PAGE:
After five decades in the performing arts, the director of Fort Gordon’s entertainment program directs his last show on the dinner theatre stage
The walls of Steve Walpert’s office at the Fort Gordon Dinner Theatre tell their own story. Covered with playbills, newspaper articles, photographs, show posters and awards, they speak of a rich career in the arts spanning five decades.
And as the curtain opens on “The Drowsy Chaperone” on Friday, March 4, it signals the closing of one big chapter of Walpert’s life.
While Walpert officially retired as the director of Fort Gordon’s entertainment program on December 31, he is working as a temporary employee for the next few months, and “The Drowsy Chaperone” will be the last show he directs on the dinner theatre stage.
“As I get closer to retirement, a lot of people have said some very nice things about what I’ve done in my career. But I never forget that those things all stem from the opportunity I was given as a young soldier back in 1970,” he says.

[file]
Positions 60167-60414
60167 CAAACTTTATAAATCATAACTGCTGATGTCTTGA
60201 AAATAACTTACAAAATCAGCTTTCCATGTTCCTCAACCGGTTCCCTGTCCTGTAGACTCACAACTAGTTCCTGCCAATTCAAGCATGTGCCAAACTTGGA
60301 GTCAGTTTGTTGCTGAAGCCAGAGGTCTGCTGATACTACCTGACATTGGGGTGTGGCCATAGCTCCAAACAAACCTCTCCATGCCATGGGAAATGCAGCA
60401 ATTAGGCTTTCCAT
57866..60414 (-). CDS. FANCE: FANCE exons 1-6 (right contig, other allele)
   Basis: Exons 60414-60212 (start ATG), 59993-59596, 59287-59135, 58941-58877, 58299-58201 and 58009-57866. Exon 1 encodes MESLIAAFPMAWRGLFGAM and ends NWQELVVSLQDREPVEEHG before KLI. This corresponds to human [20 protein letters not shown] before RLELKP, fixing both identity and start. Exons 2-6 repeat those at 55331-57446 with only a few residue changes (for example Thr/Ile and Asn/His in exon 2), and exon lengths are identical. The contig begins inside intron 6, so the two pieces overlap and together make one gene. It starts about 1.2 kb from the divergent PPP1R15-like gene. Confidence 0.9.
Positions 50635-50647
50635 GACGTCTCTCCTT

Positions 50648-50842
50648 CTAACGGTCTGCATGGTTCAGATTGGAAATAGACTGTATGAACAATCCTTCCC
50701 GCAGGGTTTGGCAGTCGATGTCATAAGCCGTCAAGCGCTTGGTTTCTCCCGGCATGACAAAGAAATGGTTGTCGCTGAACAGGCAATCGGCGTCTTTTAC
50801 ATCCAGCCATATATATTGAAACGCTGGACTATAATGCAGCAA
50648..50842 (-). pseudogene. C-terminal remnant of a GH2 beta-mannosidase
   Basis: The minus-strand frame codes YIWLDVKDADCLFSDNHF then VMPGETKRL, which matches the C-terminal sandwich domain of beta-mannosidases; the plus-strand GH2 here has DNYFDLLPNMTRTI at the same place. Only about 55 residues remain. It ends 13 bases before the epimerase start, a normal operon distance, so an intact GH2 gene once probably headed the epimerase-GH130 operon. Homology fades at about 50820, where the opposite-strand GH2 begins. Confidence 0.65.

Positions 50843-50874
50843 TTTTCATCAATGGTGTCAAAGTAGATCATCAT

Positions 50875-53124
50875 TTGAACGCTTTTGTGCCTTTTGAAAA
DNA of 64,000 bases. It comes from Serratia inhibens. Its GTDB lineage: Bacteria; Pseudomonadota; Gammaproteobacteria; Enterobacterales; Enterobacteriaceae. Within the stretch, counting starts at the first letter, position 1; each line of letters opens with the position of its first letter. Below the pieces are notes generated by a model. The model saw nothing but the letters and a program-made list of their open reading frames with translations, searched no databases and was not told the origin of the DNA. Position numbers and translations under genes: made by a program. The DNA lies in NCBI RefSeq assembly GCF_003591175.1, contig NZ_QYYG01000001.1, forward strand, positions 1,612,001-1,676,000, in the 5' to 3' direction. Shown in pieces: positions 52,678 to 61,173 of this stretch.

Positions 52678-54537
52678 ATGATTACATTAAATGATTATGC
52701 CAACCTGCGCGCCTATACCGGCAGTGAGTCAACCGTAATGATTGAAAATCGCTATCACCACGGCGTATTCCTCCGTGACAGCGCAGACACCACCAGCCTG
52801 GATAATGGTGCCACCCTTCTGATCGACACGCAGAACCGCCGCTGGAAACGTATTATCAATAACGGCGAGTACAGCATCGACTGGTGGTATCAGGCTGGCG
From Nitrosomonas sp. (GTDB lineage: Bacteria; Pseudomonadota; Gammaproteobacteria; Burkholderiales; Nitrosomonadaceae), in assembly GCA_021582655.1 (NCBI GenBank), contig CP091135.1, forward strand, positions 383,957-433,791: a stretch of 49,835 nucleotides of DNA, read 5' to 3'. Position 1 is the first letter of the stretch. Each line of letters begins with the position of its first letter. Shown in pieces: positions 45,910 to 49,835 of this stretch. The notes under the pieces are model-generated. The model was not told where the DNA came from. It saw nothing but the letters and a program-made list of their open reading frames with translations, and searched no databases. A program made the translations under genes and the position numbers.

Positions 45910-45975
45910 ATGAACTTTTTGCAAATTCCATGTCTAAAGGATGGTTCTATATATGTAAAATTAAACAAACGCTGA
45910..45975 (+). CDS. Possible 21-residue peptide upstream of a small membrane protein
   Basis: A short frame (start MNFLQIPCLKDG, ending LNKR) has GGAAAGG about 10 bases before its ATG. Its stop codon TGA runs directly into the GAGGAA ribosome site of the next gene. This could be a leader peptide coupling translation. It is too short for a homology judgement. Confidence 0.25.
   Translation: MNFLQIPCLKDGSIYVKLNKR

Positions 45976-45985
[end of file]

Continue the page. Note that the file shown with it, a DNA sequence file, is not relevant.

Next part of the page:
Theater and the Military
Walpert’s love of theater was sparked at the age of 8 when he was cast as a witch in his school’s Halloween radio production. During his school years, he explored theater as well as music and sports. The son of a World War II Army special services big band director, Walpert always dreamed of a career that would marry his love for theater and the military.
In 1970, while the young second lieutenant was stationed at Fort Gordon, he stumbled upon a rehearsal at the Fort Gordon Performing Arts Center. There he met his mentor, Claude Astin, who founded Fort Gordon’s music and theater program, and Walpert realized that his dream could come true.
“Astin was a brilliant man,” says Walpert. “He was very knowledgeable and very talented.